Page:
proposed a comprehensive model and a new framework to visualise potential individual
mechanisms associated with pain reduction, their work was based on different forms of
manual therapy and not exclusive to spinal manipulation alone. Hence, there has been a need
for a comprehensive review that presents an updated framework based on the current
knowledge and understanding of the neurophysiological effects of spinal manipulation. On
the other hand, over the last decade, a growing number of mechanistic studies have been
conducted to understand the neurophysiological mechanisms of spinal manipulation. These
studies have demonstrated various neural responses following manipulation. However, no
review has been written to evaluate the relevance of these findings regarding the proposed
theories as well as the observed clinical effects. Therefore, the purpose of this article is to
examine all the recent findings on the neurophysiological effects of spinal manipulation and
review their relevance with respect to the improved clinical outcomes of spinal manipulation.

2. Relationship between biomechanical changes and neurophysiological responses to


spinal manipulation

The clinical effects of spinal manipulation are thought to be mediated by biomechanical


and/or neurophysiological mechanisms. However, the exact mechanism through which spinal
manipulation exerts pain modulatory effects, influences tissue repair and healing, and restores
functional ability has remained a mystery. Over the past decades, numerous hypotheses have
been offered to explain these mechanisms, but evidence to support these theories is still
limited. The evidence to date suggests that the effects of spinal manipulation are beyond
biomechanical changes; in fact, a cascade of neurophysiological mechanisms may be initiated
[13]. Biomechanical changes that occur due to spinal manipulation are thought to be
produced by vertebral movement. The high-velocity thrust introduced at the vertebral level
during spinal manipulation mobilizes the vertebrae on one another and is presumed to alter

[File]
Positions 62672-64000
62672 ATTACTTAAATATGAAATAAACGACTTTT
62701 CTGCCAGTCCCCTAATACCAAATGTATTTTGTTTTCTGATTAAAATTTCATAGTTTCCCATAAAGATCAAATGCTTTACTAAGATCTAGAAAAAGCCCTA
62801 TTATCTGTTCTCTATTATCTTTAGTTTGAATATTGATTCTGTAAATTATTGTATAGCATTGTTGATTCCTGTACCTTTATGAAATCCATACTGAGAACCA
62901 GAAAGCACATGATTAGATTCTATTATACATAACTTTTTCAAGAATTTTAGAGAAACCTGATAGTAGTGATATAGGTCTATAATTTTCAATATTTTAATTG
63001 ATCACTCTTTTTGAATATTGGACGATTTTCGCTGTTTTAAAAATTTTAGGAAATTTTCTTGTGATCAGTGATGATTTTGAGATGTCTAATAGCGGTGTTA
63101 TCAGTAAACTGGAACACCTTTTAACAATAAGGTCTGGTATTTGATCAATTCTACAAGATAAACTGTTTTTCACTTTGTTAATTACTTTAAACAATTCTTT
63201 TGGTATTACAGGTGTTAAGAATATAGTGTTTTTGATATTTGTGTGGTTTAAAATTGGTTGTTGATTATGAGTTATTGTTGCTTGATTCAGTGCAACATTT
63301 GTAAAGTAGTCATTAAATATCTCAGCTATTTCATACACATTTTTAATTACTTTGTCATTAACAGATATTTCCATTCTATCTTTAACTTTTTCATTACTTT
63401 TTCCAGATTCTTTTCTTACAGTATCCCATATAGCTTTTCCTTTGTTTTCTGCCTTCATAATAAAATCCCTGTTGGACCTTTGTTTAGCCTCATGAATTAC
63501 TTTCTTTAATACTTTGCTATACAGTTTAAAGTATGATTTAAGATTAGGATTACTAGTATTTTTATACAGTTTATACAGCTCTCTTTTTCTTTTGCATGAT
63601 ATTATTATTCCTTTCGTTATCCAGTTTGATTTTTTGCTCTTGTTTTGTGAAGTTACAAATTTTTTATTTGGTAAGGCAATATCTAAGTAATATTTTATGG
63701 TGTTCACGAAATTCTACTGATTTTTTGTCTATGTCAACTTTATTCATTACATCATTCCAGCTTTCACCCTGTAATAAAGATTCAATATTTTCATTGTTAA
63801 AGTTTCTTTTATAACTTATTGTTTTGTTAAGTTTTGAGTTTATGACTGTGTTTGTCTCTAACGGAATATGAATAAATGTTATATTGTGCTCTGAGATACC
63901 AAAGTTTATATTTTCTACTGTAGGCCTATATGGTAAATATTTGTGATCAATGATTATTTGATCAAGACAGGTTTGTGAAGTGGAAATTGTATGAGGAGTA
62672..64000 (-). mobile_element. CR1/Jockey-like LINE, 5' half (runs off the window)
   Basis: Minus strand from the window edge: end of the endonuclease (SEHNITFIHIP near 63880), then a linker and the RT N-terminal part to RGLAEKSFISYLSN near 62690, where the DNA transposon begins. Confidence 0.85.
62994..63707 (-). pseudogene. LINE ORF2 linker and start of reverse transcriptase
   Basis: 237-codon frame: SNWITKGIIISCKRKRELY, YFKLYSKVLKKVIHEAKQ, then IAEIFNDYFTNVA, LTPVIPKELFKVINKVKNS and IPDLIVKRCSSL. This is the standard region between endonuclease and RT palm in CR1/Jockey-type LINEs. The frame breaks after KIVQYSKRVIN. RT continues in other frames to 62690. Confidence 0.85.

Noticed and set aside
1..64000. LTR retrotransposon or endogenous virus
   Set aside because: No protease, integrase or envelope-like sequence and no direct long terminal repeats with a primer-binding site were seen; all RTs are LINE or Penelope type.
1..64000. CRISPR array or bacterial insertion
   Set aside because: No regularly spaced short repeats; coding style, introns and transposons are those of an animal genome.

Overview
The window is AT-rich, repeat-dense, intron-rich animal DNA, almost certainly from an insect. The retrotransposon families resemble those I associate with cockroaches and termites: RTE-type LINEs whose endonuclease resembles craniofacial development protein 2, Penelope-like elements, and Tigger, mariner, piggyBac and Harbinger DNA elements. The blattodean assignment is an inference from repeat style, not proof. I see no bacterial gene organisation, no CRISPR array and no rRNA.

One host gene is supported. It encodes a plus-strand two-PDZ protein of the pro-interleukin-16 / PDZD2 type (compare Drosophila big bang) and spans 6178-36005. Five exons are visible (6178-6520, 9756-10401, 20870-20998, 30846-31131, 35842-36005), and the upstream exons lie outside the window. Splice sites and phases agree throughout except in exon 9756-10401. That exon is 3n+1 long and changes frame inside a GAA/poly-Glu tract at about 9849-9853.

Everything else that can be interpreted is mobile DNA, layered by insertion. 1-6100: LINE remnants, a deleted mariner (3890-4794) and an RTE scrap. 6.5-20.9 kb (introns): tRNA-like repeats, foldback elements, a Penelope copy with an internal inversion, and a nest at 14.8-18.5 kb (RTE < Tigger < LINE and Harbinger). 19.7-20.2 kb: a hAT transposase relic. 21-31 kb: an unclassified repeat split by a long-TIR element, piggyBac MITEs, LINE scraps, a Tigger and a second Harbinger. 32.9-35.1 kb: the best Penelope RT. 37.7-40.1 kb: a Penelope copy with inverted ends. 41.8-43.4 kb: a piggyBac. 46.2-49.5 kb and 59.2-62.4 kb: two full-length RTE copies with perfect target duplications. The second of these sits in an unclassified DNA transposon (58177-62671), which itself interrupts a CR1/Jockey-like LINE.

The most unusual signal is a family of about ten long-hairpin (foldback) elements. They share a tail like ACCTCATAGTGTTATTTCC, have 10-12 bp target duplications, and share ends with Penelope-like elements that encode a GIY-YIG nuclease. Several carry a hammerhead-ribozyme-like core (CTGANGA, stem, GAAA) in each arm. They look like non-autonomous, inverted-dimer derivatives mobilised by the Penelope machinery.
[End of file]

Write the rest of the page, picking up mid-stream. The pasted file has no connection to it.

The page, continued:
segmental biomechanics. In addition, the produced vertebral movement is known to be
complex, as several adjacent vertebral levels are mobilized simultaneously [3,4].
There are four main theories of biomechanical changes elicited by spinal manipulation. These
include (1) release of entrapped synovial folds or meniscoids; (2) restoration of buckled
motion segments; (3) reduction of articular or periarticular adhesions; and (4) normalisation
of “hypertonic” muscle by reflexogenic effect [2]. However, the relevance of these theories to
clinical outcomes remains uncertain. Although several studies have quantified motion with

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spinal manipulation, biomechanical effects were found to be transient in nature [14–17] and
no credible evidence has yet been found in support of a lasting positional change [18]. So far,
only the muscular reflexogenic theory has some plausible evidence in support of its
mechanical explanation [8,19,20]; nevertheless, the clinical assertion that hypertonic muscles
are influenced by an increased stretch reflex gain is not proven yet [21].
Furthermore, successful outcomes of spinal manipulation are commonly attributed to
biomechanical dynamic changes, specifically corrections to position and movement faults
that can be detected in palpatory examination. However, acceptance of this explanation has
been controversial. This is because palpation has not been established as a reliable indicator
of spinal abnormalities, due to poor inter-rater agreement. Some studies even suggested it as
an unreliable procedure to identify areas requiring spinal manipulation [22,23]. In addition,
the thrust applied during a therapeutic manipulation may not be specific to an intended
location [24] and can vary among practitioners [25]. However, systematic reviews done to
assess the quality of literature have found significant statistical and methodological
shortcomings in most studies [26,27]. In fact, some later studies have shown comparatively
higher inter-rater reliability than previous literature [28–31]. Cooperstein and Young [32]
noted that in most of the earlier studies, the confidence level of examiners and degrees of
spinal stiffness were not taken into consideration, which resulted in lower reliability scores.
The success of spinal manipulation in treating musculoskeletal disorders, despite theoretical
inconsistencies in its supposed biomechanical mechanisms, indicates the possibility of
concurrent additional mechanisms. Biomechanical changes evoked as a result of spinal
manipulation may induce neurophysiological responses by influencing the inflow of sensory
input to the central nervous system (CNS) [5]. Moreover, the mechanical force applied during
spinal manipulation could either stimulate or silence mechanosensitive and nociceptive
afferent fibers in paraspinal tissues, including skin, muscles, disk, facet joints, tendons and
ligaments [8,10]. These inputs are thought to stimulate pain-processing mechanisms and
other physiological systems connected to the nervous system [4,5,11,12,18,20]. In support of
this hypothesis, Pickar and Bolton [33] developed the notion that neural responses arising
from the nervous system due to mechanical stimuli might be due to alterations in peripheral
sensory input from paraspinal tissues.
Taken together, it can be said that changes in spinal biomechanics trigger the chain of
neurophysiological responses that effects the therapeutic outcomes associated with spinal
manipulation, and there is a potential for combined biomechanical and neurophysiological